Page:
Tuesday, August 24, 2010

Not Exaggerating

I've recommended a million kinds of resources to a thousand different people, for a hundred-and-one reasons. I understand that everyone has different tastes and different needs. Not every book appeals to everyone.

So I carefully hold myself back from saying, "You've got to read this book."

Back in April, 2010, thousands of women attended Beth Moore's simulcast So Long, Insecurity (You've Been a Bad Friend to Us). I attended with several friends, and we found it a life-changing experience.


I'm now reading Beth's book by the same title, So Long, Insecurity, and I'm finding it even more life-changing.

So I'm writing to say....

Every woman has got to read this book.

Nearly every woman I know deals with insecurity to some degree, in some area or another. And it's a handicap to all of us.


In this book,
you'll hear Beth Moore ringing your bell,
     singing your song, and,
          maybe, even telling your story.

Directly and indirectly, in this book Beth tells the stories of women everywhere.

The good news is, the book doesn't stop at identifying our insecurity. It gives us the comfort of knowing we're not alone, that insecurity is common to the human condition, and....

It helps us overcome the insecurity-handicap and learn to live free!


If you're a woman of any age,
and maybe if you're not... but you love a woman or a girl of any age...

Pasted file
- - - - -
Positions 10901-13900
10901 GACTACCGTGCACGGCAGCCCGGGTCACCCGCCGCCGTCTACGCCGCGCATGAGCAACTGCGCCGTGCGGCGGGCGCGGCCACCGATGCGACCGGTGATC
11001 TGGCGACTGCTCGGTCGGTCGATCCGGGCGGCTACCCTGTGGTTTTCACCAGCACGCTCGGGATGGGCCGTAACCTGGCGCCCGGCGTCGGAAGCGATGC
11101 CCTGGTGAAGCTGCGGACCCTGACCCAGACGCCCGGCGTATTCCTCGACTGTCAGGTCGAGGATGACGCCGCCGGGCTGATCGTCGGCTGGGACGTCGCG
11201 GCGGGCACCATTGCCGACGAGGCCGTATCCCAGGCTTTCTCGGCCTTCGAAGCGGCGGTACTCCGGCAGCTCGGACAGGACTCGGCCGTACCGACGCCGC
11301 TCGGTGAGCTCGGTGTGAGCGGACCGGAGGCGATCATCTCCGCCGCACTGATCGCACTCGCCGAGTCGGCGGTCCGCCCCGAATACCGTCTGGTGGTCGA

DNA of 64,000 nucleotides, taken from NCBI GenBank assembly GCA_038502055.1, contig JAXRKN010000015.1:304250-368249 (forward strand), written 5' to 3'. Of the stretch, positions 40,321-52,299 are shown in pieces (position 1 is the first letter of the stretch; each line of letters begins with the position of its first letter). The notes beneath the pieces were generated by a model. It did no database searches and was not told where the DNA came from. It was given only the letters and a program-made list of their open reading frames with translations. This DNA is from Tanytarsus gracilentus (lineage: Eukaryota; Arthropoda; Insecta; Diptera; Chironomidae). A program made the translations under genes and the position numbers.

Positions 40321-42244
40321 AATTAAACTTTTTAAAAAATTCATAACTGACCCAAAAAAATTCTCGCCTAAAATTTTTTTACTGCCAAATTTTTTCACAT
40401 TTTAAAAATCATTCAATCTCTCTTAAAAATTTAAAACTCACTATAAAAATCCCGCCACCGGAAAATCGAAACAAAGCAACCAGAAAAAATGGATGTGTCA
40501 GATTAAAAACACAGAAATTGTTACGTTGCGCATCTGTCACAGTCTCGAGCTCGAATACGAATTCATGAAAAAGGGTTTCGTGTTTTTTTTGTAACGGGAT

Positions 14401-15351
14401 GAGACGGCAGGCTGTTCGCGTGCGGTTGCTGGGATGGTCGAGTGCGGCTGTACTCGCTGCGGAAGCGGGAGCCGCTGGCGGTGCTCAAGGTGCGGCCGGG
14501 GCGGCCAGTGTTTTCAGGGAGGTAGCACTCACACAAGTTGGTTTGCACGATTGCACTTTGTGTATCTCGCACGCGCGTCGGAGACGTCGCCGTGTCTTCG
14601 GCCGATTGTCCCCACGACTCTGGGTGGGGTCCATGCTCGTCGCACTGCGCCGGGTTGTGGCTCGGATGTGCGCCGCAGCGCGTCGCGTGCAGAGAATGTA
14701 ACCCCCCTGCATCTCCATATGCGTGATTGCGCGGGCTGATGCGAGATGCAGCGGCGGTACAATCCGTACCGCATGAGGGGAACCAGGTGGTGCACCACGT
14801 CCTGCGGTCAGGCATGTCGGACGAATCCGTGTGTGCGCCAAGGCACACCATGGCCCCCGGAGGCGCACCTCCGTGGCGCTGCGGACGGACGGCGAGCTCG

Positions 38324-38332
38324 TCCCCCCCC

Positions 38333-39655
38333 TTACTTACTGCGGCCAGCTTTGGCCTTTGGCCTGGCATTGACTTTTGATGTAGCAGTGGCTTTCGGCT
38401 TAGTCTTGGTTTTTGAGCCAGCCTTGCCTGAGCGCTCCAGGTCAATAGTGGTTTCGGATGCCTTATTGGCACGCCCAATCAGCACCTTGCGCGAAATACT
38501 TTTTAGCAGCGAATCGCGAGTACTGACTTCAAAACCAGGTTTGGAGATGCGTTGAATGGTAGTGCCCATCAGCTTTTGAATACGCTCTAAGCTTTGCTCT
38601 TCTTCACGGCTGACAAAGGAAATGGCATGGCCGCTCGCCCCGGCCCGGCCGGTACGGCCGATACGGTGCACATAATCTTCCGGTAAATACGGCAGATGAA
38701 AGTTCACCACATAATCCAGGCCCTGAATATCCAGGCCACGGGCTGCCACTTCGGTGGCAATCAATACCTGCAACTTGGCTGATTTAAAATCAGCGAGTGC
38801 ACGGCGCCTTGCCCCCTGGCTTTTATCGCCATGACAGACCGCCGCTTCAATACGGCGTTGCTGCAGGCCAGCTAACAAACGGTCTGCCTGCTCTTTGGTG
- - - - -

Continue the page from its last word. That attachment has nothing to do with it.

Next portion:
I'm not exaggerating when I say...

You've got to read this book!

So Long, Insecurity (You've Been a Bad Friend to Us) by Beth Moore, published by Tyndale House. www.solonginsecurity.com.

After you read it, please write and tell me how it changed your life, too.
-- Reenie

Sunday, August 22, 2010


Children Hear What We Need to Tell Them

When we in faith communities welcome children who have special needs, those children, too, get to be taught the principles of our faith.

We believe that all our children should be taught, so we must teach children with special needs, as well as kids who are typically-developing and healthy.

In Christian faith communities, that means children get to hear that God planned them, designed them, and made them with a purpose that is broader and greater than anything they’ll ever imagine.

They get to hear that God loves them so powerfully He longs to be their Best Friend.

Like other children, children with special needs will hear that their lives have value, that the struggles and obstacles they face are not the end.

They hear that, whatever challenges they walk through in this life, they’ll never be alone. Jesus will walk with them through everything, giving courage and strength to overcome each hurdle, and to live with joy each day.

And they hear that, despite all their challenges, despite their limitations and maybe even because of them, God can and will work through them to make a positive impact on their world.

Typically-developing children need to hear all of that.
Children with special needs need to hear it, too.

Let’s be intentional about welcoming them all... and let's tell them with all our might.

Next Up -- What Other Kids See When We're Not Showing Them

Thursday, August 12, 2010

10 Great Things

More and more churches are discovering that great things happen when they become intentional about welcoming people with special needs and other challenges.

This series describes some of those “great things”, focusing on what happens when churches welcome children with special needs.

#1          Parents Get a Break!